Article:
Marta Olson squeezed Karen Richard’s arm and hissed into her  other ear. ‘His name was Donovan — her lover.’ For a moment, Marta hesitated, then bobbing her head for emphasis, she raised her  voice to accommodate more listeners. “Halley told me herself about  how they used to romp naked in the woods, picking wild blueberries  and swimming in some creek like two satyrs.”

“Satyrs are masculine, I believe,” the mayor laughed. “Halley  might have been strange, but she was never masculine.”                                                           

This excerpt is from Lake Wobegon Days... (In Blossoms & Blizzards) by Garrison Keillor

Society of summer evenings in Lake Wobegon was formal and genteel. We didn’t bolt our food and jump up from the table but waited for the slowest eater,  me, who hated all vegetables except pickles, and cleared the table, and two of us did dishes, a race between washer arid wiper. By then, it was six o’clock. Children of age could go out bike-riding, the younger ones played in the yard. Mother and Dad worked in the yard, except Wednesday, which was prayer meeting, and then sat on the porch, and one by one we joined them.

The porch is about thirty feet long, almost the width of the house, and six feel, eight inches wide. The porch is enclosed with ten-foot-tall screens and we sit in old brown wicker chairs, rocker, couch, except me. I lie on the floor, feet to the house, and measure myself against that wonderful height. A six-eight person can pretty much write his own ticket.

"They say we’re supposed to get some rain,” Ralph said, stop- ping by our porch, ‘but then they’ve been saying that for a week]’ The grass is brown, and you can taste dust in your mouth. A cloud of dust boils up behind Mel’s car when he comes with the mail, and then he doesn’t stop at the mailbox. Not even a shopper today or the phone bill (Who called Minneapolis last month? Three dollars! What do you think this is, the Ritz Hotel?). Not even a free pamphlet from Congressman Zwickey’s office, something from the U.S.D.A. about keeping cool.

The dog days of August, they’re called, but you get them in July, too, days when dogs camp under the porch where the dirt is cool and damp or lie panting in the shade, big grins on their faces. Good old Buster. Phyllis and I trimmed him one afternoon and kept trimming until we got him trimmed all even, he was clipped down to the stubble. A dog heinie. He seemed grateful. We ran the hose on him and he lay in the sun and got a dog tan.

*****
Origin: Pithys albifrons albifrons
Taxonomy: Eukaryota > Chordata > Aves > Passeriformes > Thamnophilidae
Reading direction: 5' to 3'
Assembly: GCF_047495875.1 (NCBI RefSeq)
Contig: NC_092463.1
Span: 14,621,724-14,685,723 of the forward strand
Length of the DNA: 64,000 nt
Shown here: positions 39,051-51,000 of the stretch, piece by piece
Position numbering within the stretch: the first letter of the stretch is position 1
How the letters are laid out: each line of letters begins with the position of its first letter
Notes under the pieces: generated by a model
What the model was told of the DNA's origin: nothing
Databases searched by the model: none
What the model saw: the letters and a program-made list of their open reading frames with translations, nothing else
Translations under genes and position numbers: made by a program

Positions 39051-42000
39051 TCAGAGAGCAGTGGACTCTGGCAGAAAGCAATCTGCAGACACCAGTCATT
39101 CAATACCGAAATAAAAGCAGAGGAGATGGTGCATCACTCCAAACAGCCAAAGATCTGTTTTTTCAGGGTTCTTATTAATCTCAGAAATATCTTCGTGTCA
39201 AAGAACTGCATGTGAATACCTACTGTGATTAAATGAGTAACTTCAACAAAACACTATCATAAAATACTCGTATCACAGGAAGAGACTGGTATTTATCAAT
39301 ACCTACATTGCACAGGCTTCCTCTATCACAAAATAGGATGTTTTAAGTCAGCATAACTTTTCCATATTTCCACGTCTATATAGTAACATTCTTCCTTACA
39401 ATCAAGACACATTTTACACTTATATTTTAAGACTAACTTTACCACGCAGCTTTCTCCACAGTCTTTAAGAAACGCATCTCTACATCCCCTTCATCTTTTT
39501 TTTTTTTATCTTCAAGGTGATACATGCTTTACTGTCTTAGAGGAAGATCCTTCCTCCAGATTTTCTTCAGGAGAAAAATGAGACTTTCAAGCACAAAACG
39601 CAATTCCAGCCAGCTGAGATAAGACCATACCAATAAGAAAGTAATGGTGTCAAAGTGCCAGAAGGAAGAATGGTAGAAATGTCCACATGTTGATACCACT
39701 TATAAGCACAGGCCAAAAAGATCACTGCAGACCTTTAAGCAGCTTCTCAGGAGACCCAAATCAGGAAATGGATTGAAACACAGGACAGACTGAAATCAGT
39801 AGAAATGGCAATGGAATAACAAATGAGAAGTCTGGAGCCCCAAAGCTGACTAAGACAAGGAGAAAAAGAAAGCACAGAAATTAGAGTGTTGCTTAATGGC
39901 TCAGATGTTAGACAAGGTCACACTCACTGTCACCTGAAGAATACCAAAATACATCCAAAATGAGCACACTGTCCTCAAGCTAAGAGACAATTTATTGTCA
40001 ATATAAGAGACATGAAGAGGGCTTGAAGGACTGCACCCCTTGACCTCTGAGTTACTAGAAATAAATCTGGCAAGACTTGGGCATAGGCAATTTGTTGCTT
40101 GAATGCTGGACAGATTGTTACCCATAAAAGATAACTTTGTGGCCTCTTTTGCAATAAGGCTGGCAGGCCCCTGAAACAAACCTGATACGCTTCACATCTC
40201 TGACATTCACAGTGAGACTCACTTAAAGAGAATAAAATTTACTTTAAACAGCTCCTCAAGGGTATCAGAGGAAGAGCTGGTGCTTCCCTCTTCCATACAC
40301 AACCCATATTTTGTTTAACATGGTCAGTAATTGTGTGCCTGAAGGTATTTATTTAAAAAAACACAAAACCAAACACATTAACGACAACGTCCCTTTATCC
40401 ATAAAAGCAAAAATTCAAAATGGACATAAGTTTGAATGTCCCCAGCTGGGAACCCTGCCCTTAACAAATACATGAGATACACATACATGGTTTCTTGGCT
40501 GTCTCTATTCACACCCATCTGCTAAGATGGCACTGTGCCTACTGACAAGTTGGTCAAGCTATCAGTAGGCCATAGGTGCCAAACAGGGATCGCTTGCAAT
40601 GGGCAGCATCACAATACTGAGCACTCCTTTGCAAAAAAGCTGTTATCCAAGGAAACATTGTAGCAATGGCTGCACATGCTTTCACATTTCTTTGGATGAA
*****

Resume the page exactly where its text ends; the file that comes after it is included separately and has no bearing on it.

Nobody in this family lies in the sun. You work in the sun, you lie in the shade. We don’t have air-conditioning of course. ‘If you’d work up a little sweat out there, the shade ought to feel good enough for you,’ is Dad’s thinking. Air-conditioning is for the weak and indolent. This isn’t the Ritz, you know. Be thankful for a little breeze.

It was luxuries like A/C that brought down the Roman Empire. With A/C, their windows were shut, they couldn’t hear the barbarians coming. Decadence: we’re on the verge of it, one wrong move and k-shoom! the fat man sits on your teeter-totter. You get A/C and the next day Mom leaves the house in a skin-tight dress, holding a cigarette and a glass of gin, walking an ocelot on a leash. 

What about the lngqvists, they have air-conditioning

We’re not the lngqvists.

What about Fr. Emil?

He has hay fever.

Father’s hay fever was so bad last summer he could hardly breathe. His face was puffy, he went around with a hanky in his hand. He went to the North Shore for some relief in August, but one week alone with all that scenery was all he could bear. So he’s got an immense NorthernAire in his bedroom window and he lives up there.

It was when Mrs. Hoglund got one that people talked. There was nothing wrong with her, so who did she think she was? She said she got it for janice who broke out in heat rash, but Janice only visited for a week or two and always in june. ‘Well, it was probably a mistake,” Mrs. Hoglund said, “but as long as I have it, I might as well get the use of it.” So we’d sit on our porch on an August evening, quietly perspiring, and hear her machine humming next door. If only there were a way to connect air-conditioning to health or education.